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Assume we have:

$ \int{ \cos{x} + \sin{x}\cos{x} dx } $

2 ways to do it:

Use $\sin{x}\cos{x} = \frac{ \sin{2x} }{2} $

Then $ \int{ \cos{x} + \frac{\sin{2x}}{2} dx } $

$ = \sin{x} - \frac{ cos{2x} }{ 4 } + C $

Or the other way, just see that $ u = \sin(x), du = \cos(x)dx $

$ \int{ \cos{x} + \sin{x}\cos{x} dx } $

$ = \sin{x} + \frac{\sin^2{x}}{2} + C $

Now the part I don't see fully is, why aren't these results completely equal?

Taking the 2nd result,

$ \sin{x} + \frac{\sin^2{x}}{2} $

$ = \sin{x} + \frac{1}{2} ( \frac{1 - cos{2x}}{2} ) $

$ = \sin{x} + \frac{1}{4} - \frac{\cos{2x}}{4} $

So you have to absorb $\frac{1}{4}$ into C for them to be equal.

Shouldn't they be equal straight away?

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Why should the two $C$'s be equal? (Ceci n'est pas cette 'c'!) When dealing with indefinite integrals, what's important is that you end up with two expressions with identical derivatives, which in this case they are. –  Willie Wong Apr 15 '11 at 18:56

2 Answers 2

up vote 8 down vote accepted

Your question boils down to this:

If $\int f(x) dx = F(x) + C$ and $\int f(x) dx = G(x) +C$ are both correct, then shouldn't it be true that $F(x)=G(x)$?

The answer is no. $\int f(x)dx=F(x) +C$ means that (on the relevant interval, in this case all of $\mathbb{R}$) every antiderivative of $f(x)$ has the form $F(x)+C$ for some constant $C$. The indefinite integral is really referring to a set of functions, namely all of the functions (on the relevant interval) whose derivatives equal $f(x)$. If $F'(x)=f(x)$, then that set can be written as $\{F(x)+C:C\in \mathbb{R}\}$. But the set of functions of the form $F(x)+C$ for some constant $C$ is precisely the same as the set of functions of the form $F(x)+22+C$ for some constant $C$, for instance. Explicitly, $\{F(x)+C:C\in\mathbb{R}\}=\{F(x)+22+C:C\in\mathbb{R}\}$. That is, if $F(x)$ and $G(x)$ only differ by a constant and $F(x)$ is an antiderivative of $f(x)$, then $\int f(x)dx=G(x)+C$ is also correct.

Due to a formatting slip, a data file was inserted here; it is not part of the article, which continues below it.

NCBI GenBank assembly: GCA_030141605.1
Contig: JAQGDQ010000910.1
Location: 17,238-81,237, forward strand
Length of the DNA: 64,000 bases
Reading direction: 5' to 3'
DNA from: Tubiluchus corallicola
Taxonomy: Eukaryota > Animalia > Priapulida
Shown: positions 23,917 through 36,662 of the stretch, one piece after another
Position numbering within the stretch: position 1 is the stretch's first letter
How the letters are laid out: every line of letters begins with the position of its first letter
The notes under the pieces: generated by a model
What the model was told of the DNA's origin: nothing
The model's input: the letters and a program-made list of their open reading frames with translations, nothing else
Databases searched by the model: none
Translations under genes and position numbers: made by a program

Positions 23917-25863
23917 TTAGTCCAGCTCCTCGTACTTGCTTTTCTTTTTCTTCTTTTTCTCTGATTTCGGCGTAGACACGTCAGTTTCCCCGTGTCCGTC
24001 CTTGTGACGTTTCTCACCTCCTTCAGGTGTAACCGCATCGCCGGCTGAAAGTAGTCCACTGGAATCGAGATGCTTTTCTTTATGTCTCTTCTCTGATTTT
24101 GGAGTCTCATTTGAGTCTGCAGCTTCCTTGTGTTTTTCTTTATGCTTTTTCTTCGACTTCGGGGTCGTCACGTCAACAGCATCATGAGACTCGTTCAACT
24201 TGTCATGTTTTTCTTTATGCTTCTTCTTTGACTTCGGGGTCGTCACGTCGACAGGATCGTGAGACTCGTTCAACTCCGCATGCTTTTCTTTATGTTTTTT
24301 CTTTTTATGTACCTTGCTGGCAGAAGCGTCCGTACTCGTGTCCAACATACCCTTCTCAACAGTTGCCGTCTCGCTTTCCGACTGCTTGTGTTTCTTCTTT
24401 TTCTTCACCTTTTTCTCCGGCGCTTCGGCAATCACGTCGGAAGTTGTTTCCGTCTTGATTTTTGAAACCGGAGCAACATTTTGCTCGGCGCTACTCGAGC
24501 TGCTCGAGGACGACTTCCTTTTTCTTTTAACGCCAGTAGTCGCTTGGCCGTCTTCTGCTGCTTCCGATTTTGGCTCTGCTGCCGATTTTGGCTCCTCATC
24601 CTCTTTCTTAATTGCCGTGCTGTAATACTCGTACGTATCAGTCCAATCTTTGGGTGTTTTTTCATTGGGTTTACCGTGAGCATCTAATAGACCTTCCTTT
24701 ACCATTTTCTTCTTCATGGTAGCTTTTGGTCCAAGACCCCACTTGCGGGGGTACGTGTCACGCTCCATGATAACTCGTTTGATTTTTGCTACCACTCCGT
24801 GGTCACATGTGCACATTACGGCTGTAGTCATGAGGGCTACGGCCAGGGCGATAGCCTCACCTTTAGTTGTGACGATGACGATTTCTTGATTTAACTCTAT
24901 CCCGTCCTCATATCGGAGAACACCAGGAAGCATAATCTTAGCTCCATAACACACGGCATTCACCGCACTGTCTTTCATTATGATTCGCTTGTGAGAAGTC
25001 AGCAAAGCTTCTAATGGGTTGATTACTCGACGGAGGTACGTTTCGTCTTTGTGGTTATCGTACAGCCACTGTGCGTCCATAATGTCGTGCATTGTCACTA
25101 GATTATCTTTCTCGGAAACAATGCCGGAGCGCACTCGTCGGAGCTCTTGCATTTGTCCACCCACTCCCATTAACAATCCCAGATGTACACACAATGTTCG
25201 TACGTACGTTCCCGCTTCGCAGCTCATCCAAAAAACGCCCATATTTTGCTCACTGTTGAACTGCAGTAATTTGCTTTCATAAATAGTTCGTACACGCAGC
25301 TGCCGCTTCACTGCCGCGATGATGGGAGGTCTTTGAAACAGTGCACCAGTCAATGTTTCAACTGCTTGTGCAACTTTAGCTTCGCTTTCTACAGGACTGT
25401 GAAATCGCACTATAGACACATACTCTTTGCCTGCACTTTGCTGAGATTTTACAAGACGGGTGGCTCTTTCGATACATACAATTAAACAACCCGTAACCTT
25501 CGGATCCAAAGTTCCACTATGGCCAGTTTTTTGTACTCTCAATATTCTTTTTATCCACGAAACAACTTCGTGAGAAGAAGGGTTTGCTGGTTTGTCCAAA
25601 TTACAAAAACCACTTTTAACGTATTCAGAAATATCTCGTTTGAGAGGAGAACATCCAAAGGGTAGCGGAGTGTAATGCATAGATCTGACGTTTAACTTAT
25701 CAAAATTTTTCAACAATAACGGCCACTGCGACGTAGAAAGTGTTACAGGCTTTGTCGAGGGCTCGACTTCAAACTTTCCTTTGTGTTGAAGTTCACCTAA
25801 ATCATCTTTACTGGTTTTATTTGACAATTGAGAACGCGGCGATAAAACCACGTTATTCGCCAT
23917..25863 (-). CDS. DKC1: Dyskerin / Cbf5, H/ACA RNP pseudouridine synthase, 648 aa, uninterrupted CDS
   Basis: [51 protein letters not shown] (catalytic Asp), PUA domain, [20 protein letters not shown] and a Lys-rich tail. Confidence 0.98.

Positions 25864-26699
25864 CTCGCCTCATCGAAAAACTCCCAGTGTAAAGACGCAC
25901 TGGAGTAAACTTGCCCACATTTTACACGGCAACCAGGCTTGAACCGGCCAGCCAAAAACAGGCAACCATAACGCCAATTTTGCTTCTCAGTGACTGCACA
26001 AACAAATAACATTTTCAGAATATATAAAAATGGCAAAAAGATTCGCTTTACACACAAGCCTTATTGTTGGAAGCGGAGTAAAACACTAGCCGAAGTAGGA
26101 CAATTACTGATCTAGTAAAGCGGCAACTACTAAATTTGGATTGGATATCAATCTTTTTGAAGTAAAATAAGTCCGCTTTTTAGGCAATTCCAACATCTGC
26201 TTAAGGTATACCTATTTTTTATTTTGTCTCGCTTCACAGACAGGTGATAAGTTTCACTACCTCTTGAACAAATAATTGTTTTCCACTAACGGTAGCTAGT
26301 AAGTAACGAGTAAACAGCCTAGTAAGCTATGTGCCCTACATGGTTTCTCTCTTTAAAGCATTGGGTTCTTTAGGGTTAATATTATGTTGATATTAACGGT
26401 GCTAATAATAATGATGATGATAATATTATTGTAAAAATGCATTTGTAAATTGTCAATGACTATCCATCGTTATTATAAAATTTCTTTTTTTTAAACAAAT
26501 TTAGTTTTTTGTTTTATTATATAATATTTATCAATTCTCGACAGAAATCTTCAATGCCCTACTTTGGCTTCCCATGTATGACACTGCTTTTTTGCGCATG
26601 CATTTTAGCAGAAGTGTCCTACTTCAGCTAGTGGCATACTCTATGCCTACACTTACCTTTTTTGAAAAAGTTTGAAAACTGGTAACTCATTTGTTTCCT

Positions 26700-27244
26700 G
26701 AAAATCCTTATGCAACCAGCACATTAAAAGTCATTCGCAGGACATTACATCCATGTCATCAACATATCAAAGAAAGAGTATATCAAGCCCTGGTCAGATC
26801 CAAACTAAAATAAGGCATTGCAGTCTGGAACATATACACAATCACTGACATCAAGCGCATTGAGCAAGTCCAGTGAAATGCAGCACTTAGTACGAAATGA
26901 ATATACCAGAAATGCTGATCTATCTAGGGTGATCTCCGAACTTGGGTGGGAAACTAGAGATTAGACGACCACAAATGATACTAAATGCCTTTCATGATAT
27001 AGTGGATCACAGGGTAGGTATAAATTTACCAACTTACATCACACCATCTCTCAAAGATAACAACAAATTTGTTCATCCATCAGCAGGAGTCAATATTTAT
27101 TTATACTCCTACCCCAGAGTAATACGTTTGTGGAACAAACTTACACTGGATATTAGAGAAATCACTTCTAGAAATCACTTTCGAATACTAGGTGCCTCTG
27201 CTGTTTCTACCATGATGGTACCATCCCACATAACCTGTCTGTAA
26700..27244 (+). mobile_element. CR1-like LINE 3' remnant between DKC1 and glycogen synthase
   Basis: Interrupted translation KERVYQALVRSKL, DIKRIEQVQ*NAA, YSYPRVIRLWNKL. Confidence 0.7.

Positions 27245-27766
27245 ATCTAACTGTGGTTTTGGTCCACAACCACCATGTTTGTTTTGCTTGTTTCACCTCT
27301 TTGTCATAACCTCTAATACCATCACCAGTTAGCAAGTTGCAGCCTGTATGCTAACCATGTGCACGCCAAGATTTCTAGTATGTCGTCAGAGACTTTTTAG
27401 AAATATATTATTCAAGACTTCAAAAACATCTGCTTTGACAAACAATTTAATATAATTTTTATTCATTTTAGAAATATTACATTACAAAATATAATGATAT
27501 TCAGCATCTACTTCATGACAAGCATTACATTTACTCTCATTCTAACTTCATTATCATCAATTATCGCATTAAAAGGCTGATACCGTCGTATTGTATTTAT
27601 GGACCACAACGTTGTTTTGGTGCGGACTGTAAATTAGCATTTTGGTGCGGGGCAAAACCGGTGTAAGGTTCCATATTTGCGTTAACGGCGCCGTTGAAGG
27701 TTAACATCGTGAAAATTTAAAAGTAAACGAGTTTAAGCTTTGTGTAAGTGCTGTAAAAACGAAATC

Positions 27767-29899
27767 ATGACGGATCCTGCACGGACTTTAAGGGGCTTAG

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1  
Ran into an even more illustrative one: $ \int{ \frac{ -2x }{ (1+x^2)^2 } } dx$ becomes either $ \frac { -x^2 }{ 1 + x^2 } $ or $ \frac{ 1 }{ 1 + x^2 } $. Both work. –  bobobobo Apr 21 '11 at 22:53
1  
@bobobobo: Good example. If you have $\frac{f(x)}{g(x)}$ where $f$ and $g$ are polynomials of the same degree, then polynomial division gives you $k+\frac{r(x)}{g(x)}$ where $k$ is constant and $r$ has lower degree than $g$. Thus $\frac{r(x)}{g(x)}$ and $\frac{f(x)}{g(x)}$ have the same derivative. –  Jonas Meyer Apr 22 '11 at 15:36

If you write

$ \int{ \cos{x} + \frac{\sin{2x}}{2} dx }=\sin{x} - \frac{ cos{2x} }{ 4 } + C_1 $

and

$ \int{ \cos{x} + \sin{x}\cos{x} dx }= \sin{x} + \frac{\sin^2{x}}{2} + C_2 $,

then you can see what's going on with the constants in your two cases($C_1$ and $C_2$). Being careful with choosing the notation is good for understanding.

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